The new Leica M11-P is far more than the usual cosmetic upgrade to the standard model. In a world first for digital cameras, the -P incorporates the ability to attach the digital Adobe Contact Credentials label to images at the point of capture to protect authenticity. Last week, during the LSI conference in Wetzlar, I learned that the new system, which involves a physical chip, will be incorporated in most (if not all) future Leicas, presumably from next year’s forthcoming SL3. However, it is not something that can be installed retrospectively in older cameras.
This development sets the M11-P apart and will be welcomed by all photographers, particularly those professionals who wish to protect their images. However, the new camera offers several upgrades over the original M11, mostly in line with normal expectations for the -P model.
Leica M11-P upgrades
The Leica red dot is absent, “allowing for even more discreet photographing”, and the top plate is engraved with the Leica logo. This is standard fare for the -P models. In addition, the top plate and bottom cover are milled from aluminium, in the case of the matte-black model, and from brass in the silver-chrome camera version. This is all merged with the magnesium alloy body to ensure maximum protection for the interior of the camera.
The LCD monitor, made of sapphire crystal glass with an anti-reflective coating, is designed to achieve optimal viewing of pictures in all lighting conditions. The M11-P uses the same 60MP back-lit CMOS sensor with Triple Resolution Technology and the high-performance Maestro-III chip that can be found in the M11. Internal storage, however, has been bumped up to 256 GB to provide extra flexibility when shooting. This also helps overcome the Leica’s disadvantage of using a single SD-card slot, when most modern professional cameras offer two.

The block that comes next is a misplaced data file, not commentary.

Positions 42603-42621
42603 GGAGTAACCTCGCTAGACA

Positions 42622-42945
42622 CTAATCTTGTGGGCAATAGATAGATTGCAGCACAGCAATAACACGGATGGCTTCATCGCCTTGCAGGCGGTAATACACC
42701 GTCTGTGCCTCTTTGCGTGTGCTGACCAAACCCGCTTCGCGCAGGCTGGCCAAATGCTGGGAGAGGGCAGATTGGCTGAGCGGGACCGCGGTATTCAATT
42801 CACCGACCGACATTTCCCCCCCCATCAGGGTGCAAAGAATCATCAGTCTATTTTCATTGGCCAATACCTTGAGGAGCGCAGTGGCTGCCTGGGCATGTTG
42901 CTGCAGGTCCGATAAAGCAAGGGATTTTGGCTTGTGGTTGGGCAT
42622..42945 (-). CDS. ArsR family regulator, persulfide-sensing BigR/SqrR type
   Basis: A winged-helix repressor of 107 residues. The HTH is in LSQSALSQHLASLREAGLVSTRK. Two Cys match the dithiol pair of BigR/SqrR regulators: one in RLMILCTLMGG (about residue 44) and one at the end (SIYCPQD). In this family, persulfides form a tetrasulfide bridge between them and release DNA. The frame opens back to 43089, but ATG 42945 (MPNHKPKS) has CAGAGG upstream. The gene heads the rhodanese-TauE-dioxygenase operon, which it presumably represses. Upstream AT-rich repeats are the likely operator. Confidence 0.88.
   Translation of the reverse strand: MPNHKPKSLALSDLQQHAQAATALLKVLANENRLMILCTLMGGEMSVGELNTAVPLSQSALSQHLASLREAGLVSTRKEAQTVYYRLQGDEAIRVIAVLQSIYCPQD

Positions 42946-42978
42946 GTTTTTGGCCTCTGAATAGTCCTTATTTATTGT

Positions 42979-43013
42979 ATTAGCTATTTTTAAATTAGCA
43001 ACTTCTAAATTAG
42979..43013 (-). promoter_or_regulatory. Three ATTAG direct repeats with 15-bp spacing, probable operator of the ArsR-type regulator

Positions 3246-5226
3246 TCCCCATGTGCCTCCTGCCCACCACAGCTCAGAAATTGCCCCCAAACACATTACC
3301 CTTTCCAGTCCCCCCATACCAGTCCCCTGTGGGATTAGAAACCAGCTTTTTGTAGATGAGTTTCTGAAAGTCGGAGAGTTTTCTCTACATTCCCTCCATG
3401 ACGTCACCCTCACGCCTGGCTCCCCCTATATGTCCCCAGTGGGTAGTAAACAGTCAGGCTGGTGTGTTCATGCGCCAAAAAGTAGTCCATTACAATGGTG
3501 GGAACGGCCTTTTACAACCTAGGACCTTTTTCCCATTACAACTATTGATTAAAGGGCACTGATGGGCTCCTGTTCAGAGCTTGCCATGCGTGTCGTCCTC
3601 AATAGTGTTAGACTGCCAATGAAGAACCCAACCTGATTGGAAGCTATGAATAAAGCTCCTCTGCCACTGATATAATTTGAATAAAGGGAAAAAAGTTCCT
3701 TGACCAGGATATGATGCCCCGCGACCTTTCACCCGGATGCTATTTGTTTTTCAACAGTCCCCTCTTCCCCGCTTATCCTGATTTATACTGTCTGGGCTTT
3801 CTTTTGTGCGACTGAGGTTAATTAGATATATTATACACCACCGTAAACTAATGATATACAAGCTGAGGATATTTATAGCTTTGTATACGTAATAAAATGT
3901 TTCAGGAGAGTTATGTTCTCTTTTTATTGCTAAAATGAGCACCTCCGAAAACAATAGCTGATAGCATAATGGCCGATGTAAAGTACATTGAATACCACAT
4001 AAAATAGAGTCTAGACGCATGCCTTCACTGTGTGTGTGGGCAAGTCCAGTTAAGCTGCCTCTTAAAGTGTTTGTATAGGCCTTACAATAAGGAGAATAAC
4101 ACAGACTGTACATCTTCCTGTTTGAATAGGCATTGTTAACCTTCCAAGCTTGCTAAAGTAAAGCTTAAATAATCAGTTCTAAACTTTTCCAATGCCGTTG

In the past, when the -P models were introduced, usually around 18 months after the basic model, many owners chose to upgrade simply because of the cosmetic and small technical changes. However, this time round, the incorporation of the Content Credentials chip will encourage even more interest. It is a very significant move at a time when AI and post-processing can be used to alter images and, in some cases, misrepresent the intentions of the photographer.
The importance of content authenticity verification
The M11-P pioneers the use of secure metadata in compliance with the Content Authenticity Initiative (CAI) open-source standard. The feature provides an additional layer of transparency when designing and modifying an image. It allows information such as names, dates, changes made to an image and tools used to be securely attached to the photograph, thus creating transparency of the file’s origin.
With Contact Credentials, each image capture on the Leica M11-P receives a digital signature backed by a CAI-compliant certificate. The authenticity of images can be verified easily at any time by using a free open-course CAI tool by visiting the Contact Credentials website.
Leica’s Content Credentials technology ensures a picture’s authenticity using special hardware in the camera. It includes a special chipset for storing digital certificates from the German Federal Printing Office (Bundesdruckerei or BDr). The state-of-the art integration guarantees complete verifiability of the picture’s origin.